Towards a Strengthened Nuclear Regulatory Infrastructure
Mike Weightman, Chair of the Regulatory Coordination Forum (RCF), talks about the aims of the Forum and achievements since its establishment in 2010, as well as the goals and the challenges ahead for nuclear regulatory bodies.
The establishment of independent, well-resourced, and effective national nuclear regulatory bodies is an extremely important aspect of developing and sustaining a safe and secure nuclear power programme. This was the over-riding consensus among members of the Regulatory Cooperation Forum (RCF) at their meeting in Vienna in September 2011 to discuss its activities and reach agreement on the way forward for 2012.
Established in 2010, RCF is a forum of senior regulators from 19 IAEA Member States and two international organizations engaged in nuclear power who want to share regulatory knowledge and experience more effectively and efficiently to enhance nuclear safety throughout the world. The IAEA's role is to facilitate and promote RCF activities which are determined by its members. The RCF is open to all Member States.
At their meeting, the senior regulators also stressed the importance of a well-coordinated approach in helping countries interested in launching nuclear power programmes establish effective nuclear regulatory bodies.
"It takes time and a lot of effort, and a lot of determination and resources to establish a fully-functioning nuclear regulatory body," said Mr. Mike Weightman, a senior regulator from the UK and current RCF Chair.
For those countries embarking on nuclear power for the first time, it helps to have the assistance of those who have gone through that process and have an established, mature regulatory body in developing such programmes, Mr. Weightman said.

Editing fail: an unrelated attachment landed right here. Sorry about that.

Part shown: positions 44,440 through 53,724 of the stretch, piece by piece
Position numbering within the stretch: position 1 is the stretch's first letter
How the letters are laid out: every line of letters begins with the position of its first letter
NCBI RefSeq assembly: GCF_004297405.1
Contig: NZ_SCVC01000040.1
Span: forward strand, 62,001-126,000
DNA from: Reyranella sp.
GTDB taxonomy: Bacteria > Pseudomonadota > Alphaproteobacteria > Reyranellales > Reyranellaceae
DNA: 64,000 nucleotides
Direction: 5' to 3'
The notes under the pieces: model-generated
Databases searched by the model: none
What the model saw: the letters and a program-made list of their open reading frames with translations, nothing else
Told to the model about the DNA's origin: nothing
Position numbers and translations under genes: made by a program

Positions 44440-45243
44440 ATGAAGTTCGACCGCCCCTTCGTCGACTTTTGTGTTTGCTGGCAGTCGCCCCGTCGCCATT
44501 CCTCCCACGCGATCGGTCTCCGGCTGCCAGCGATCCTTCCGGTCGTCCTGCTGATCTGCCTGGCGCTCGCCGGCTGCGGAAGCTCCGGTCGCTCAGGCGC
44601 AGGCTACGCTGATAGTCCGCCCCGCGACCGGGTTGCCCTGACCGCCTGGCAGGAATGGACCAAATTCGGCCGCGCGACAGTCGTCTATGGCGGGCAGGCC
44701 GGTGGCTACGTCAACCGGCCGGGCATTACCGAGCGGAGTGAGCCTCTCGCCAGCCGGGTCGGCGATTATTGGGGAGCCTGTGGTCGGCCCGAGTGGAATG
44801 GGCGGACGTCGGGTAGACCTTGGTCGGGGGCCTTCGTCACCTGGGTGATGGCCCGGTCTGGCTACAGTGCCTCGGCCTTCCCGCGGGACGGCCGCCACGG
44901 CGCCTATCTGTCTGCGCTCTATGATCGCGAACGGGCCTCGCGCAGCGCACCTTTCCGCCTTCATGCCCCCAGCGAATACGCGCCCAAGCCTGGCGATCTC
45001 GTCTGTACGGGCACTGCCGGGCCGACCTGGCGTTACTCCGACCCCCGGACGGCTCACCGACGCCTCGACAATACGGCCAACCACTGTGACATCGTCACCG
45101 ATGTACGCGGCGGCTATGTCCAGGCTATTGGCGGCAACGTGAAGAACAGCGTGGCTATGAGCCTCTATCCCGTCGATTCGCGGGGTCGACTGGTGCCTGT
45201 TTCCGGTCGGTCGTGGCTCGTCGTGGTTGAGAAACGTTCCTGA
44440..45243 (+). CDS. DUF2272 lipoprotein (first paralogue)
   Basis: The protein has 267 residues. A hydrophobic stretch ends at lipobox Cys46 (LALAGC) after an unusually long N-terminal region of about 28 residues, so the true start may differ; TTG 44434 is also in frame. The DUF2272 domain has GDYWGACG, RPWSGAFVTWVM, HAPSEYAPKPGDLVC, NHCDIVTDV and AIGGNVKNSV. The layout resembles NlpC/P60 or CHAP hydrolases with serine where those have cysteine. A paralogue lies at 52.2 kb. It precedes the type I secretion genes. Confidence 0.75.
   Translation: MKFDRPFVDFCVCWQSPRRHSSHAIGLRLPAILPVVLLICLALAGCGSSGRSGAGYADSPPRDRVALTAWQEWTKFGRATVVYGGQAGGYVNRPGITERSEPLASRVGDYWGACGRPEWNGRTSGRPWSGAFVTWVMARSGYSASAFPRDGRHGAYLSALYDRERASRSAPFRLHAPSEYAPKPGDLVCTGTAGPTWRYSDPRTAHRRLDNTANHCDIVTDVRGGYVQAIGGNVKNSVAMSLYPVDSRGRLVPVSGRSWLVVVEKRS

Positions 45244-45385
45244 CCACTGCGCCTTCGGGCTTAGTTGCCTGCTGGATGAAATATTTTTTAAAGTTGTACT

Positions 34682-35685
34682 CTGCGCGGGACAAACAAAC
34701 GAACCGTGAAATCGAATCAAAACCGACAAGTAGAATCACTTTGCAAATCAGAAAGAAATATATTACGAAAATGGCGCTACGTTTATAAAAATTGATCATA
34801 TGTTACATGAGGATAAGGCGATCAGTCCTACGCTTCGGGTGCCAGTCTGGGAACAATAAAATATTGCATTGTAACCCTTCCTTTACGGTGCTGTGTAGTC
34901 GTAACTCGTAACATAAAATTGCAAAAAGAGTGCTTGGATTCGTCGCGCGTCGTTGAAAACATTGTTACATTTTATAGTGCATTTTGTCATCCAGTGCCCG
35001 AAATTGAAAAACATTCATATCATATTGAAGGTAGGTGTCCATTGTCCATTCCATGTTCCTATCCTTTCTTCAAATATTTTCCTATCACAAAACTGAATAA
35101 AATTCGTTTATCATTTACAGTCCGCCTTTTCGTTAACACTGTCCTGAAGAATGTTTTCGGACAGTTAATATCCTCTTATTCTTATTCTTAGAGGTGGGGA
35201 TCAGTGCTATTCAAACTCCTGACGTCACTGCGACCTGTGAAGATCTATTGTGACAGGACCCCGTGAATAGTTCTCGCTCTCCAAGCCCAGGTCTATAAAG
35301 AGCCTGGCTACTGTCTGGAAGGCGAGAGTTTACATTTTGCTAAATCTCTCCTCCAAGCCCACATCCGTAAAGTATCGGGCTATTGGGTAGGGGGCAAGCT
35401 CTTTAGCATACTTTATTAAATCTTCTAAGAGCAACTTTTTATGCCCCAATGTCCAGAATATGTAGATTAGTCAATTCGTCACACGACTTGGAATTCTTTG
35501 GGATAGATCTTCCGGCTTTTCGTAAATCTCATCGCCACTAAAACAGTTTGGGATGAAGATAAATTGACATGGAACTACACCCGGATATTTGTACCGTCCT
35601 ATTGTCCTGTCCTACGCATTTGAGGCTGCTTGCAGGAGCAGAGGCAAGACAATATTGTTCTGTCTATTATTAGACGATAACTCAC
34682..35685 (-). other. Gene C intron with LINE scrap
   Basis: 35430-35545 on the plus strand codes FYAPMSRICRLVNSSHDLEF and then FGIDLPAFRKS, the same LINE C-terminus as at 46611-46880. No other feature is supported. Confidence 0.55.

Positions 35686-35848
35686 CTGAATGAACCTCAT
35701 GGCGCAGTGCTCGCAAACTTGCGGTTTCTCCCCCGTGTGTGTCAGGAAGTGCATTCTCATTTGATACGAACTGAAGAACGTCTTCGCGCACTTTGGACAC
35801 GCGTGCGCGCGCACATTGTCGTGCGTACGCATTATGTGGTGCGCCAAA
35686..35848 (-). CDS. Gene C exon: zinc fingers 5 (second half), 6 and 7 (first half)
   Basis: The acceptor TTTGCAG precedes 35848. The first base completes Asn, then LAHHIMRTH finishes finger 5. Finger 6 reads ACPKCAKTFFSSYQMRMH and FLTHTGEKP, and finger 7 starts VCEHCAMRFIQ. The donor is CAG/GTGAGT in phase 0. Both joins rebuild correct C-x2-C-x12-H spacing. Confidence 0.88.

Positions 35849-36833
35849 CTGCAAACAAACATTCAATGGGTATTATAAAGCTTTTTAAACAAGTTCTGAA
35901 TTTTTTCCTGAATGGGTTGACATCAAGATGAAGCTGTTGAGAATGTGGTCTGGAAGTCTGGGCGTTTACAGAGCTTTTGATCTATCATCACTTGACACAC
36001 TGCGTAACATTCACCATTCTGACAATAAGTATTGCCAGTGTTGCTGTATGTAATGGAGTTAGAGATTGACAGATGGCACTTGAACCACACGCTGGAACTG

In less than a year, RCF has already identified and implemented a pilot programme with Jordan to help the country establish an effective nuclear regulatory body. With this test case, many lessons were learned that helped to further define and enhance the RCF programme. These experiences would be beneficial in the next planned RCF projects in Vietnam and Poland.
Collaboration and coordination in building national regulatory capacity is at the heart of the RCF, and the area where the forum can be most effective. Lack of coordination has a cost. In years past, regulatory support, typically offered through national agreements between countries, was provided by advanced countries to embarking countries. When the support was not fully coordinated among the providers, a country may receive support that was not necessarily in its best interests, while its delivery caused an unnecessary resource strain on the provider countries.
The IAEA Safety Standards and guidance is the common language of RCF support. For regulatory bodies to be truly effective in line with these standards, they need to have the right resources and the right expertise to be able to develop the required regulations, and, also possess the sufficient statutory power to effectively monitor and enforce the regulations it creates.
The Fukushima accident has given the establishment of effective nuclear regulator bodies an even greater priority, and increases the importance of the RCF's coordinating role.
"It is very important to have effective, independent, well-resourced regulatory bodies," Weightman said, "and we (RCF) need to assist in the development of effective regulatory bodies for new, emergent nations who wish to make use of the peaceful applications of nuclear power."
-- By Rodolfo Quevenco, IAEA Division of Public Information
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